with a cloudy portent of forfeits his individuality and accepts Energy, Veracity, and other abstrac

a morally inferior position. Wilfully tions spelt with capital letters. The suppressing his own judgment, he may roll of the devout biographer's style, end by doing what is bad himself and broken only by ejaculations of approving of the bad deeds of others. praise, becomes at last positively İf the Hero is a living man, the wearisome; you put down the volume act of worship is twice cursed; it and look round impatiently for some injures him who renders and him who historian who has not bound himself accepts it. Carlyle is perfectly right by a religious obligation to admire when he tells us that we do not know every act of Oliver, Lord Protector. how to treat our Great Men. He is, Perhaps you find solace in Mozley's naturally, bitter and eloquent in essay, the work of a High Church- describing the lot of a man of letters; man, who thought it right to be less than fair to the great Puritan; but at

“Toil, envy, want, the patron, and the

jail." the same time the work of a critic, who sets out to describe a Man, and not But this is only half the truth.



Our kindness is

more fatal no doubt about anything. We don't, all than our cruelty; our worship does of us, even endeavour to do what we more than our indifference to re- know we ought to do ; and therefore it press the noble rage of genius. We is pleasant to hold on by the priest or all can see the harm that is caused by the minister, who is professionally worshipping sham Heroes ; but that is committed to a pious life. It is not not my point. What I want to bring surprising that a great preacher should out is this, that, even when a truly be to many of us the highest kind of great man is worshipped by an honest Hero, or that any preacher, not being and loyal commonplace man, there is personally contemptible, should be a an element of moral danger in the Hero to his own parish or congregarelation between the two. The voice tion. Much satire has been expended of fervent, unlimited praise may well on this phase of Hero-worship, but I excite in our minds a sympathetic have no desire to be satirical. It fear. Remember the words that were would be unjust to ignore the sacredspoken of King Herod : “It is the ness of the relation between the priest voice of a god and not of a man. or minister, and the people whom he This exclamation may have been, and helps to live a higher life than their very likely was, a genuine outburst of neighbours. But there is in any Hero-worship. The holiday crowd at such relation an element of dangerCæsarea saw before them a striking an element of “voluntary humility figure—a prince who had held his own, and worshipping of angels.” It is so and rather more than his own, among comforting to think that if you have the great powers of his day. The no spring of faith and aspiration in king rises, and makes a fluent, sonorous yourself you can find one in some other speech, in itself a kind of miracle to the average inarticulate man, and Consider again what Hero-worship there swells out the cry : “It is the does for us in the world of literature voice of a god, and not of a man.” and speculation. A great thinker rot Alas for such gods! they are all eaten only assists, but directs the thoughts by worms and give up the ghost, of others; a great writer not only sooner or later.

influences but forms the style of I hope nobody will suppose that my others. Now it is right that I should purpose in making these remarks is be assisted and influenced by men merely to criticise the writings of Mr. greater than myself; it is not right Carlyle, a person of whom we have that I should be directed and formed. lately heard quite enough from critics To me the greatest of thinkers is no far abler than myself. My purpose is authority; he is an advocate whom I not literary, but practical ; it would am bound to hear with respect, renot be necessary to attack Hero- serving my own right to form an worship at all, if it were not that this independent judgment. As to the doctrine is working great mischief all expression of thought, it is surely round us in society.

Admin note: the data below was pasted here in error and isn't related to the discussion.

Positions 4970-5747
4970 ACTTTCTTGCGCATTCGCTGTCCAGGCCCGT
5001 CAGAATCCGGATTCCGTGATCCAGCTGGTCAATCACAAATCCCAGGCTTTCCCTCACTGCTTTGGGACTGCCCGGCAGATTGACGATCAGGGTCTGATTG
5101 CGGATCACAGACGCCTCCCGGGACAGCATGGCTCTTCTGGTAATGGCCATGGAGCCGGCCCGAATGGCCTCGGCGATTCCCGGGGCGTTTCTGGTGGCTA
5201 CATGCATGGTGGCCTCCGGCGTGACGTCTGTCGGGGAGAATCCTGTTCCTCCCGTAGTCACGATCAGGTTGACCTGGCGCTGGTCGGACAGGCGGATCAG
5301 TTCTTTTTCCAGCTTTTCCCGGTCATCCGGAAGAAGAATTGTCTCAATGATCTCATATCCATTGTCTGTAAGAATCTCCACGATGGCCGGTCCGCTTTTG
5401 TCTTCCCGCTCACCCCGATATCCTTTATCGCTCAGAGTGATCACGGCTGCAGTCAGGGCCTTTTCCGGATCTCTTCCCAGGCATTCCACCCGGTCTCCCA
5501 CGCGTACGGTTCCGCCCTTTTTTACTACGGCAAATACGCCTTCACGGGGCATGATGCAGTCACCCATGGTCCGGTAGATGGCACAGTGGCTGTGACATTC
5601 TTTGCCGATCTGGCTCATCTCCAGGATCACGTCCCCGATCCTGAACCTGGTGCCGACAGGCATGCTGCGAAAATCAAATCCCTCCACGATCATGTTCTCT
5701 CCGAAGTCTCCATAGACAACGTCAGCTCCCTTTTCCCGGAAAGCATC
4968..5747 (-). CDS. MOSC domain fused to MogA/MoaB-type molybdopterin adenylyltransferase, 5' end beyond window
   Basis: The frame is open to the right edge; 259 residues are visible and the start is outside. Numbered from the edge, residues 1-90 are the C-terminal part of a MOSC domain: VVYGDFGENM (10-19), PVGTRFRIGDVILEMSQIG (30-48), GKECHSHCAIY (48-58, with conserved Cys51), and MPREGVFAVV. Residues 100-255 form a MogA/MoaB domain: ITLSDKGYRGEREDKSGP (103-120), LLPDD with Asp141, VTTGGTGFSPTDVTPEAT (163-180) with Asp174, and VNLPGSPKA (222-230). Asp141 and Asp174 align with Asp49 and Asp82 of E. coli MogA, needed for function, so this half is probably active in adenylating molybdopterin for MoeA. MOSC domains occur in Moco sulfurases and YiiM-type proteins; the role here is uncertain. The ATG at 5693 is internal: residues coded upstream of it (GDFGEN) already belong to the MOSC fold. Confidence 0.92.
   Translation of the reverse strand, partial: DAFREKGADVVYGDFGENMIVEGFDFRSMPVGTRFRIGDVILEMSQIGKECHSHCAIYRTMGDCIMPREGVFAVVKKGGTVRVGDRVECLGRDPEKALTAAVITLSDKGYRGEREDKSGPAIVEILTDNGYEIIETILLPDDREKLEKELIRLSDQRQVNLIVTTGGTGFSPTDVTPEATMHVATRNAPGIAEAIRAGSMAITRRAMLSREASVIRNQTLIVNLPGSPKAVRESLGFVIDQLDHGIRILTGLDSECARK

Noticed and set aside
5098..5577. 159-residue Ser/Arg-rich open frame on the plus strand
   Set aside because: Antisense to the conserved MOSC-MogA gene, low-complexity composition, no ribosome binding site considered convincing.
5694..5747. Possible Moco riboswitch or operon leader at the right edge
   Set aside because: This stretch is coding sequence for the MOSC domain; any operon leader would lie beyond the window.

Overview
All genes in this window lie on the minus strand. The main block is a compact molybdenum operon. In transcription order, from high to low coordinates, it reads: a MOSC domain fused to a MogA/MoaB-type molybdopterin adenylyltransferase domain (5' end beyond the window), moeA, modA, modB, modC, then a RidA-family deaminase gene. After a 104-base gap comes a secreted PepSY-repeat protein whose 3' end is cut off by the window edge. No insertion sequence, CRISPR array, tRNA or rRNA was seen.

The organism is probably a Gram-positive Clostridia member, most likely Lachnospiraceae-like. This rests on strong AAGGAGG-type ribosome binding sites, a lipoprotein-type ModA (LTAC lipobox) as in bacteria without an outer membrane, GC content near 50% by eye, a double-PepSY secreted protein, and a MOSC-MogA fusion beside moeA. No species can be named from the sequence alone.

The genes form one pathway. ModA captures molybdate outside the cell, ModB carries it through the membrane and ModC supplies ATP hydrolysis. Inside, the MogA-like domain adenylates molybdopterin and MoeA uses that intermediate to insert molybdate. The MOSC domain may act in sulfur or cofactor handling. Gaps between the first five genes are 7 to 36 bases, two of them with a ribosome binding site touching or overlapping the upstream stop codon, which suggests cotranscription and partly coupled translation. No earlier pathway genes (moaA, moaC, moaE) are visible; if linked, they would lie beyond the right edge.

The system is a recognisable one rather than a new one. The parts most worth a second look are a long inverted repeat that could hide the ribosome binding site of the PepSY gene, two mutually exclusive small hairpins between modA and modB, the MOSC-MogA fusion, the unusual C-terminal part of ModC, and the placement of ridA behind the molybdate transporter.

plain that nothing could be more Consider first how the habit of fatal to the highest qualities of style Hero-worship tends to support the than the imitation of a model, howprinciple of sacerdotalism in religion. ever excellent that model may be. In all our churches there are many But it is perhaps in the world of people who believe in the existence of politics that the evils of Hero-worship a distinct crder of men, having a are most plainly seen; and they never special vocation and aptitude for were more evident than in our own sanctity. We can't, all of us, quite country at the present time. During believe what we think we ought to the last fifty years we have been passbelieve ; and therefore we put faith in ing from one type of government to a priest or minister who seems to have another. For many generations this kingdom was in the hands of a govern- on with equal success by the other ing class, the gentlemen “who made great party in the State. Mr. Gladthe name of England great, and ran stone had to lead a party composed of her deep in debt." Those men had Whigs and Radicals, High Churchmen, many faults, but they had one invalu- Dissenters, and Unbelievers, Palmerable political merit--they were not stonians and Cobdenites, Economists Hero-worshippers. They disliked being and Sentimentalists. Most Liberals governed despotically by a man of were at first disposed to regard Mr. genius; they thwarted Strafford and Gladstone with suspicion; many LibeCromwell; they gave way unwillingly rals, it is now obvious, are still far before Disraeli and Gladstone. They from putting entire trust in him ; prevented the centralisation of political but many it seems to be no less power, and therein they did well. obvious) still follow him because he